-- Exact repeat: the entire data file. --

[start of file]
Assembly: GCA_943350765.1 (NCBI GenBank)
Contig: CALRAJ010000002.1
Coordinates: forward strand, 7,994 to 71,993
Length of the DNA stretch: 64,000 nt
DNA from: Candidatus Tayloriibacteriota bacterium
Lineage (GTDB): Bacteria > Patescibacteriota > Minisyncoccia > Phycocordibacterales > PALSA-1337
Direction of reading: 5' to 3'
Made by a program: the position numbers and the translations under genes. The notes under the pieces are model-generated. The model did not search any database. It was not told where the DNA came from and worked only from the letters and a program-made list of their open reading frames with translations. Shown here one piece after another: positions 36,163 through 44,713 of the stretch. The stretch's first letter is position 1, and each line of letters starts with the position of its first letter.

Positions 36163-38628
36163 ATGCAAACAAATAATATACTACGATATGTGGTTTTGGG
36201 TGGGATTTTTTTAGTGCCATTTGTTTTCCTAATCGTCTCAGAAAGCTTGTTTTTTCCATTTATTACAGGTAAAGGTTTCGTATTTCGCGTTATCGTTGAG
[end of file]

Assembly: GCA_943350765.1 (NCBI GenBank)
Contig: CALRAJ010000002.1
Coordinates: forward strand, 7,994 to 71,993
Length of the DNA stretch: 64,000 nt
DNA from: Candidatus Tayloriibacteriota bacterium
Lineage (GTDB): Bacteria > Patescibacteriota > Minisyncoccia > Phycocordibacterales > PALSA-1337
Direction of reading: 5' to 3'
Made by a program: the position numbers and the translations under genes. The notes under the pieces are model-generated. The model did not search any database. It was not told where the DNA came from and worked only from the letters and a program-made list of their open reading frames with translations. Shown here one piece after another: positions 36,163 through 44,713 of the stretch. The stretch's first letter is position 1, and each line of letters starts with the position of its first letter.

Positions 36163-38628
36163 ATGCAAACAAATAATATACTACGATATGTGGTTTTGGG
36201 TGGGATTTTTTTAGTGCCATTTGTTTTCCTAATCGTCTCAGAAAGCTTGTTTTTTCCATTTATTACAGGTAAAGGTTTCGTATTTCGCGTTATCGTTGAG